6. LCD pin 6(EN) connects with any of the digital pins on Arduino. This is the enable pin, and it enables the next seven pins of the LCD (D0-D7) to send 8-bit data.
  7. LCD pin 7- pin 14(DB0-DB7) connects with any of the digital pins of the Arduino. However, remember to declare these as data pins in the code.
  8. Next, connect Pin 15(LED+) with the 5V Vcc pin of Arduino. The function of this pin is to control the backlight of the LCD screen.
  9. LCD pin 16(LED-) should be connected with the ground pin of the Arduino.

Coding for connecting the LCD screen with an Arduino Uno

The Arduino program for displaying data on LCD is done in the Arduino IDE. First, we need to connect the Arduino environment with our Arduino Uno board by selecting a suitable port.

The Arduino code should contain two functions as void setup() and void loop() all pin mode declarations are made in void setup() and the function to be performed, and the computing process is coded in void loop(). This part will run infinitely.

Programming in Arduino is usually done with embedded C. For displaying data on an LCD, we’ll require a header file (library) – called LiquidCrystal.h. This file is available in the Arduino IDE. Here’s how you can include a library in your program.

In void setup() function, we need to begin the function as object.begin(16,2), which indicates the 16 rows and two columns. And simply print “Hello world” by writing a function called object.print(“Hello world”). Use delay() function to keep the data stay on display for some seconds. The argument of this delay() function should be in milliseconds.

In the void loop() function, we need to set the cursor using the object set cursor(0,0) function. The arguments are column and row at which the data starts to be printed and print the information whatever you want. It is necessary to pass arguments for the object created in LiquidCrystal library which has six arguments as digital pin of Arduino to which the Read/write pin of LCD is connected, digital pin of Arduino to which the enable pin of LCD is connected, and followed by digital pins of Arduino to which the six data pins of LCD is connected.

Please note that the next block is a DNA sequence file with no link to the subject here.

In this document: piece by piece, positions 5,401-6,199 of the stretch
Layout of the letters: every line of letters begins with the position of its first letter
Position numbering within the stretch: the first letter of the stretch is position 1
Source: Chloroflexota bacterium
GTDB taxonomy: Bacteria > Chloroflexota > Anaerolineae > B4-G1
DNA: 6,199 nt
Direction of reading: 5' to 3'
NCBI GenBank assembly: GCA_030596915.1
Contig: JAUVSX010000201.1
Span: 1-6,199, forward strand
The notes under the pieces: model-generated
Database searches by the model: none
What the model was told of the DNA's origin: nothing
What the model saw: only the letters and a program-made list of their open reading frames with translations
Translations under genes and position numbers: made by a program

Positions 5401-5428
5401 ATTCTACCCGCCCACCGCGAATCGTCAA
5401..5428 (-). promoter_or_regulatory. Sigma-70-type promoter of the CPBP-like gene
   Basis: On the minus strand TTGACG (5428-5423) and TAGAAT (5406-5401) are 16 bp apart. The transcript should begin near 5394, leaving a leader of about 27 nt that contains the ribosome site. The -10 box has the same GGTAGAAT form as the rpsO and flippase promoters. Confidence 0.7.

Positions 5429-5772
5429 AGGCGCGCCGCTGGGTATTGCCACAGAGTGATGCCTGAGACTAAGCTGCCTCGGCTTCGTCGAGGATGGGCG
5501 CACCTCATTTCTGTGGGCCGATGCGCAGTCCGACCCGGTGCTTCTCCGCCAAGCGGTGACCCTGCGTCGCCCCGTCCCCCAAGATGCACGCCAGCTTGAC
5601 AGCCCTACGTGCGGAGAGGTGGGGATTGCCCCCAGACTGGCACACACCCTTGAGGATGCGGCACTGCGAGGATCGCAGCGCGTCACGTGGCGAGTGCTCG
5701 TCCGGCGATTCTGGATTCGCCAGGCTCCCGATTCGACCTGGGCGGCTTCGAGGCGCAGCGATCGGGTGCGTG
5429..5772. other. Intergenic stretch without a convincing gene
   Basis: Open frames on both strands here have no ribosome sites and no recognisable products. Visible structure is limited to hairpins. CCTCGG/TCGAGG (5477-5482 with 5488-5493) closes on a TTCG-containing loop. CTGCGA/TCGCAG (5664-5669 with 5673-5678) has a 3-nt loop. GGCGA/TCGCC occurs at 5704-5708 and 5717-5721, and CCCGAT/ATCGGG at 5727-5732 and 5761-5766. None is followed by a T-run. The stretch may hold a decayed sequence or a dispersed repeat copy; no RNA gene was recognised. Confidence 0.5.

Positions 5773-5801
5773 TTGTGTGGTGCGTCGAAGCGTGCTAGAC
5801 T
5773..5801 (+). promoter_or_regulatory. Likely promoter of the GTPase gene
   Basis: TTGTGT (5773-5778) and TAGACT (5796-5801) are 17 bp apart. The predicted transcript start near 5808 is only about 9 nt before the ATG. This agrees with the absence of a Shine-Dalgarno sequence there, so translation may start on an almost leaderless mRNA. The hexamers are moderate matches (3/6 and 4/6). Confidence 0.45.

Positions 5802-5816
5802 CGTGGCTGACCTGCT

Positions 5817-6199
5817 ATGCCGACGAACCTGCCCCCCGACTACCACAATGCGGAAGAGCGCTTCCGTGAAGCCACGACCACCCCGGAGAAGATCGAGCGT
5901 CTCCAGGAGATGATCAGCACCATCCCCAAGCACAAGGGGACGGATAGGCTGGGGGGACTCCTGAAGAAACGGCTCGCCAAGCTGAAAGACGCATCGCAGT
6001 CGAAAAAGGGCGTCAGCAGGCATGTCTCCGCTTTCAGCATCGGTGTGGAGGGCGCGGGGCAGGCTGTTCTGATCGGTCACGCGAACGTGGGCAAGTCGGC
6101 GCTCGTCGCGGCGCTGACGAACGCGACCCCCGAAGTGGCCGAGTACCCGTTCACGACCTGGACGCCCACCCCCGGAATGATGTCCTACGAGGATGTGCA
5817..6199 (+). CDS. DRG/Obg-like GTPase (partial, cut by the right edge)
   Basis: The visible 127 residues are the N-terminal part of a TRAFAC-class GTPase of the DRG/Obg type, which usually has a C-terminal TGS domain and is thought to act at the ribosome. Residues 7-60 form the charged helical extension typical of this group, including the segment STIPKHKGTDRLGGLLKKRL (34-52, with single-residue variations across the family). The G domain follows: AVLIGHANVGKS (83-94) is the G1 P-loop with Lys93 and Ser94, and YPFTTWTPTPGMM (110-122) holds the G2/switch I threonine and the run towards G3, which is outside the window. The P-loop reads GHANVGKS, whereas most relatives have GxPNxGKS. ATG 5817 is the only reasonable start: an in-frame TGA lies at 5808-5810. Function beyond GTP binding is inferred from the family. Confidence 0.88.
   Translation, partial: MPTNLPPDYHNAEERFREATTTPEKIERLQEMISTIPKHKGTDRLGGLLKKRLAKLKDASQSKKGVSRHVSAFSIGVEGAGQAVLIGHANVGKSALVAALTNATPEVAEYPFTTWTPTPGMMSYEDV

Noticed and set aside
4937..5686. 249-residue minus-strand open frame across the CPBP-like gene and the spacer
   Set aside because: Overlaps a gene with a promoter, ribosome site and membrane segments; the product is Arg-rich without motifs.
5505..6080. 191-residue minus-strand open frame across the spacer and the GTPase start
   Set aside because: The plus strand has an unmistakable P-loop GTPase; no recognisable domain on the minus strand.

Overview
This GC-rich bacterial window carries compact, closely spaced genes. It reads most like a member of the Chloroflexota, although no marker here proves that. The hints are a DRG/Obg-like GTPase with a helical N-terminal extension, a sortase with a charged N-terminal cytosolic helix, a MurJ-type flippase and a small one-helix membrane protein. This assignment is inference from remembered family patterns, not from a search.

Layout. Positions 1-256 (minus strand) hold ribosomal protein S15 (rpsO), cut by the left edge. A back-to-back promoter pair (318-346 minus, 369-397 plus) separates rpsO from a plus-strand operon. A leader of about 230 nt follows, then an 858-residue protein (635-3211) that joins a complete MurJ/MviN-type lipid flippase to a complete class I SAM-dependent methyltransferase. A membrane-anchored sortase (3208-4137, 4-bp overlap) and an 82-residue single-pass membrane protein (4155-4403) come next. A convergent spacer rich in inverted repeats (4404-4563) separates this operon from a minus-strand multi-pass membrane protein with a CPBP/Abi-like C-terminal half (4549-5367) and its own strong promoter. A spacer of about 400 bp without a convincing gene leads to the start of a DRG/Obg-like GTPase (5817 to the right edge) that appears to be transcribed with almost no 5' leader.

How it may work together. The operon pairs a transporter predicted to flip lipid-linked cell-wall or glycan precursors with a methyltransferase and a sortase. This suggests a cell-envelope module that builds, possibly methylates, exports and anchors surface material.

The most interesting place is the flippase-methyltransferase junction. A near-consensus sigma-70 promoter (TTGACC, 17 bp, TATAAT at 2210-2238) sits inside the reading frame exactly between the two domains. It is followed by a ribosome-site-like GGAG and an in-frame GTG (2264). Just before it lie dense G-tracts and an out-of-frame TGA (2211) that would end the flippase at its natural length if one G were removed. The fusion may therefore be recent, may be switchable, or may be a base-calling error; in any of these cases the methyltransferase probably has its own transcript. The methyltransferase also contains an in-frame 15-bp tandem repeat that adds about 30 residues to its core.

Some of the built-in functions of the LiquidCrystal library are mentioned here:

  • LiquidCrystal(R/W, EN, D4, D5, D6, D7) – to initialize the digital pin modes of Arduino to wich the Read/Write, enable, and data pins of LCD are connected
  • clear()- to clear the display.
  • home()- to set the cursor at the top left of the LCD screen.
  • setCursor(col, row)- to set the cursor at position wherever we want. It has two arguments as column and row, which are the coordinates of the point where we want to set the cursor.
  • write(data) – to write a character on the LCD screen.
  • print(data, base)- to print the data on the LCD screen. The base argument is optional, which determines the base in which the data should be printed as binary(base 2), decimal(base 10), octal(base 8), hexadecimal(base 16).
  • cursor()- to show the cursor at which the next character will be written.